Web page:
I have two 1-D datasets (A: 300,000 points and B: 30,000 points) representing genetic events along the human genome (size: 3 billions "points"). I know that A and B are not uniformly distributed along the genome. And I know that A seems to be more clustered in hotspots than B. How can I test that A is more "densely" distributed than B?

Edit : I was thinking to report for each point in the dataset the minimal distance with its closest neighbor (each point has two neighbor i.e. upstream and downstream). It is then possible to compare datasets by comparing respective minimal distance distribution (the lower on average, the more "dense"). Seems ok no?

Edit 07 12 2016 :

Here's what I did. I used the gini index as follow. First I have to transform my list of genomic positions to something usable for a gini index analysis (a discrete distribution - each position will be assign to a "group"). In order to assign each positions to one group, I first estimate the background distribution of positions by randomly assigning X positions (where X=number of position in A), and compute the degree of each position (degree=number of position within a defined window centered on the position of interest ; for my analysis I choose 25,000). I save the maximum degree from the X positions. I do that N=100,000 times to have an estimation of the background position degree distribution. Now with my real dataset, I compute the degree for each position in A and compute an associate p-value regarding the background position degree distribution computed before ( p_i=sum(posDegree_i <= backgroundDegree)/N where i=position i in A). Then I assign adjacent positions harboring a p-value <= 0.05 to the same group and position with p-value >= 0.05 will be alone in a group). Then I have the distribution of positions by groups as:

    group      number of position
    Group_1                    10
    Group_2                     1
    Group_3                     3
    Group_4                    23

With this distribution I can compute a gini index indicating the relative density of the dataset A (0=no density at all ; 1=max density with only one group containing all positions i.e. one big hotspot). An issue here is that I have to fix a window size (here 25,000) that may bias the analysis..

In order to compare A and B, my idea was to subsample Nsub=10,000 times A to the size of B (30,000 points) and to compute the gini index as explained above. But I'm not sure now how to compute a final p-value to compare A and B as I will have one gini index for B and 10,000 gini indexes for A (A subsampled to B 10,000 times).

Do you think this approach is correct ?


  • $\begingroup$ What exactly are A and B? Counts ? $\endgroup$ – utobi Dec 2 '16 at 13:22
  • $\begingroup$ A and B are just genomic position in the human genome $\endgroup$ – Nicolas Rosewick Dec 2 '16 at 13:39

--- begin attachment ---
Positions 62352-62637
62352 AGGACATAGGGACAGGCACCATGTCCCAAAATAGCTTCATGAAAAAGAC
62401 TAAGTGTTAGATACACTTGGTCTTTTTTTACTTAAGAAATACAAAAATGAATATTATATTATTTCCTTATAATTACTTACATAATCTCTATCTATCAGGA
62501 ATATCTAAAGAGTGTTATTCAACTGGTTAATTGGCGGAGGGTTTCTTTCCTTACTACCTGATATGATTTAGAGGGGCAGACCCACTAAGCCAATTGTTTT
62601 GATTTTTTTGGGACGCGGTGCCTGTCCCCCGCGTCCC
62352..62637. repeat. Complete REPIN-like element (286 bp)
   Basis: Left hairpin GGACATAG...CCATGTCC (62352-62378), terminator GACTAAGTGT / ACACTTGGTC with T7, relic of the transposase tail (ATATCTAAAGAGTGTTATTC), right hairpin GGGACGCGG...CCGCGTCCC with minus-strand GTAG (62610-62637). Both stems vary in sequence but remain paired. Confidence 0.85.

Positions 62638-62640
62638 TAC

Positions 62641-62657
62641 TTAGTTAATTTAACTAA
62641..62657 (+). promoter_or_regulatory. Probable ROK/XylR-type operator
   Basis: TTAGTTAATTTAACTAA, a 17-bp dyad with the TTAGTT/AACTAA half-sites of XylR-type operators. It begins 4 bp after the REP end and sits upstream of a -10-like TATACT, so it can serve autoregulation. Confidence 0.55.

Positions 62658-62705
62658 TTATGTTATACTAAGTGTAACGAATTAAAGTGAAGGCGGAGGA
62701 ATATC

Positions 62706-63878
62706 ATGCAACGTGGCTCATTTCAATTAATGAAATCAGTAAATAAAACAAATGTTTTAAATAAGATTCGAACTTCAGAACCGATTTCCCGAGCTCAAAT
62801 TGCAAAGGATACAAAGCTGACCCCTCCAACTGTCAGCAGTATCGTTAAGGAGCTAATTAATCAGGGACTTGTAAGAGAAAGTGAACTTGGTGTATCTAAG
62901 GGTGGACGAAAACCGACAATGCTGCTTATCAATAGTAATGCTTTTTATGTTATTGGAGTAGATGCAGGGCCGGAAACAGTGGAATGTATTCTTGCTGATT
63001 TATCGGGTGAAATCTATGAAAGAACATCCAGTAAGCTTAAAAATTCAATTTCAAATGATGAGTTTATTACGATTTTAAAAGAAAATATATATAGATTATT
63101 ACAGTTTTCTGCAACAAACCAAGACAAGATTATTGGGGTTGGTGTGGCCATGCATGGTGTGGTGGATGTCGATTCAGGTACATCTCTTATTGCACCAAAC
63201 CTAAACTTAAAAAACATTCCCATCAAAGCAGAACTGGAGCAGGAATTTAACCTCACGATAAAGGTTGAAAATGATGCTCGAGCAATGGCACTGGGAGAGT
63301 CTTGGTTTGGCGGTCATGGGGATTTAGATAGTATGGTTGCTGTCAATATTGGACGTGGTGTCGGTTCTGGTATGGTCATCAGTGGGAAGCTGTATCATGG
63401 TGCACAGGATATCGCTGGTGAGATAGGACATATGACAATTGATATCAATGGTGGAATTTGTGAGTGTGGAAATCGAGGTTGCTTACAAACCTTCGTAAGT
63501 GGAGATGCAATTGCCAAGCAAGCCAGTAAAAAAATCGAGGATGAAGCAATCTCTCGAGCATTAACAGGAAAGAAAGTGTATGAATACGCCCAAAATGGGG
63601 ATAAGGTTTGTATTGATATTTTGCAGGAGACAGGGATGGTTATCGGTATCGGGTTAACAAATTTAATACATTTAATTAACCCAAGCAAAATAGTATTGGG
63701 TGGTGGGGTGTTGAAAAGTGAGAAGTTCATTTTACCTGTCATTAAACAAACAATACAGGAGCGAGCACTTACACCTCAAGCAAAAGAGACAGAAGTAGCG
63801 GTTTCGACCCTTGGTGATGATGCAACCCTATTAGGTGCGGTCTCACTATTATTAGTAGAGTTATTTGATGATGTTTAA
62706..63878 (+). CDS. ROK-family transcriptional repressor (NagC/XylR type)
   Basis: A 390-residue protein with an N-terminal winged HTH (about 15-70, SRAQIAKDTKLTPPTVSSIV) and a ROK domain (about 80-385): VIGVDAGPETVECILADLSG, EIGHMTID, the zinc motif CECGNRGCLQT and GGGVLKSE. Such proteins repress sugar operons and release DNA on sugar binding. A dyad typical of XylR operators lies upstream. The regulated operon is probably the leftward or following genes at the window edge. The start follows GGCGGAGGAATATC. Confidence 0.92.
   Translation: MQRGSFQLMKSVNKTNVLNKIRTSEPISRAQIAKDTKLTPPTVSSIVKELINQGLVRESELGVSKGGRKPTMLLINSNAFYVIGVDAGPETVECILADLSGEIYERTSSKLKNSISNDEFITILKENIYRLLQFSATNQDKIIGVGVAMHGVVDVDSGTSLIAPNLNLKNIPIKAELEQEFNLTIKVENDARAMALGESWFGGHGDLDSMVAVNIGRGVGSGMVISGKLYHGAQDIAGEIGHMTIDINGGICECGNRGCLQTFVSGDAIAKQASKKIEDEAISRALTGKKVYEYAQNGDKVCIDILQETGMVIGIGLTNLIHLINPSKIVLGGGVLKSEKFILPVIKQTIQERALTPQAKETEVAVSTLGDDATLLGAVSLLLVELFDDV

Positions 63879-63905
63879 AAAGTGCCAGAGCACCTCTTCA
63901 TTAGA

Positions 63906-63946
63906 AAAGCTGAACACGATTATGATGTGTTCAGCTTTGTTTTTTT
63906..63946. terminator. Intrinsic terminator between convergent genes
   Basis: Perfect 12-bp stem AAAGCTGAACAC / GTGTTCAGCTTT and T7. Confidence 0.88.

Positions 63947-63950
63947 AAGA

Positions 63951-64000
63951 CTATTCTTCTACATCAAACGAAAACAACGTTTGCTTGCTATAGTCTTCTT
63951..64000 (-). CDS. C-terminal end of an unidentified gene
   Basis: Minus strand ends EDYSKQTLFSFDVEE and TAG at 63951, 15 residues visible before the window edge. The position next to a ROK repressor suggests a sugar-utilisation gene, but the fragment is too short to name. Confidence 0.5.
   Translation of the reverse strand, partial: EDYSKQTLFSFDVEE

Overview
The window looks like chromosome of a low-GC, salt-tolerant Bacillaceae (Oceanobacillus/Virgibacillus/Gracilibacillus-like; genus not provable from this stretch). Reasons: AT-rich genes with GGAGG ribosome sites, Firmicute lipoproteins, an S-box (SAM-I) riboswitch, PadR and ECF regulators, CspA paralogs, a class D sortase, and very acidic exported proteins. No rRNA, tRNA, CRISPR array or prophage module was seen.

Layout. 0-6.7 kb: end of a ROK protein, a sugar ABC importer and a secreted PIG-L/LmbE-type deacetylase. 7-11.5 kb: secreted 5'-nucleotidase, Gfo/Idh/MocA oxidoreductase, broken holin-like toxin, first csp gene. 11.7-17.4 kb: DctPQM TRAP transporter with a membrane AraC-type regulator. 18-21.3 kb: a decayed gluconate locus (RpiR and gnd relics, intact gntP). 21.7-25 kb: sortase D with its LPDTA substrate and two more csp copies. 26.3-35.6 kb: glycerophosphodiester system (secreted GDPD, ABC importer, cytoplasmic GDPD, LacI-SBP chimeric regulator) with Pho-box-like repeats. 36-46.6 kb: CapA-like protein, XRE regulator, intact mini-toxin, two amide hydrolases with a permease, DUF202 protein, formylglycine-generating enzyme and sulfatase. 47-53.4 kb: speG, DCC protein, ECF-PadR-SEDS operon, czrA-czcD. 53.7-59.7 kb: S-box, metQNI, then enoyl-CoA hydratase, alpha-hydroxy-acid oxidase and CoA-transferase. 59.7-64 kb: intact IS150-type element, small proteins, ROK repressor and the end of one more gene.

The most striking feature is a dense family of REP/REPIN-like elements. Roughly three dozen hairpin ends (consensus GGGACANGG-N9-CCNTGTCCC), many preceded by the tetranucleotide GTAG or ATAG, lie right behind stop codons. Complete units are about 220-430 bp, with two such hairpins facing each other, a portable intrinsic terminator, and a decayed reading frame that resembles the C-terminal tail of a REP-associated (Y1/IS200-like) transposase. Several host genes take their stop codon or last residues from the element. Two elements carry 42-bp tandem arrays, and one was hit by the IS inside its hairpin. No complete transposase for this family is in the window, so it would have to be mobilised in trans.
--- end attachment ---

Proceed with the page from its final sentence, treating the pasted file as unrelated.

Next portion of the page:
• $\begingroup$ Ok, just quickly three possible approaches: test for the equality of variances, permutation test for the the sum of absolute differences (SAD, stackoverflow.com/questions/5855066/…) or permutation test for the Gini concentration index. If you are curious, I can give you a full answer with R code tonight. $\endgroup$ – utobi Dec 2 '16 at 14:15
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    $\begingroup$ Thanks. For the R code I'm very curious. I guess I should first transform the dataset (a list of number indicating a genomic position) in something interpretable by a gini index analysis (something like a distribution of the points in different clusters ? ) $\endgroup$ – Nicolas Rosewick Dec 4 '16 at 16:34
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    $\begingroup$ Yes you can see that as points on a line (the line is finite - around 3 billion long ) $\endgroup$ – Nicolas Rosewick Dec 4 '16 at 17:07

One possibility resides in using appropriate sparsity indices. Such indices should encode some prior knowledge or assumptions you may have on the datasets or the information you want to reveal. The Gini index is a standard measure of inequality among different income distributions, and can be used on other data as well.

The paper Comparing Measures of Sparsity, N. Hurley & S. Rickard, 2009, first discusses six properties or axioms a sparsity measures could satisfy, and probes some known measures against them. The abstract is:

Sparsity of representations of signals has been shown to be a key concept of fundamental importance in fields such as blind source separation, compression, sampling and signal analysis. The aim of this paper is to compare several commonly-used sparsity measures based on intuitive attributes. Intuitively, a sparse representation is one in which a small number of coefficients contain a large proportion of the energy. In this paper, six properties are discussed: (Robin Hood, Scaling, Rising Tide, Cloning, Bill Gates, and Babies), each of which a sparsity measure should have. The main contributions of this paper are the proofs and the associated summary table which classify commonly-used sparsity measures based on whether or not they satisfy these six propositions. Only two of these measures satisfy all six: the $pq$-mean with $p<1$, $q>1$ and the Gini Index.

Your data might requires some preprocessing or transformation before sparsity indices could be applied successfully.

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    $\begingroup$ Finally I used the gini coefficient as explained in the main question (07 12 2016 edit). What do you think of the approach to transform the raw positions in something usable in a gini analysis ? $\endgroup$ – Nicolas Rosewick Dec 12 '16 at 14:23

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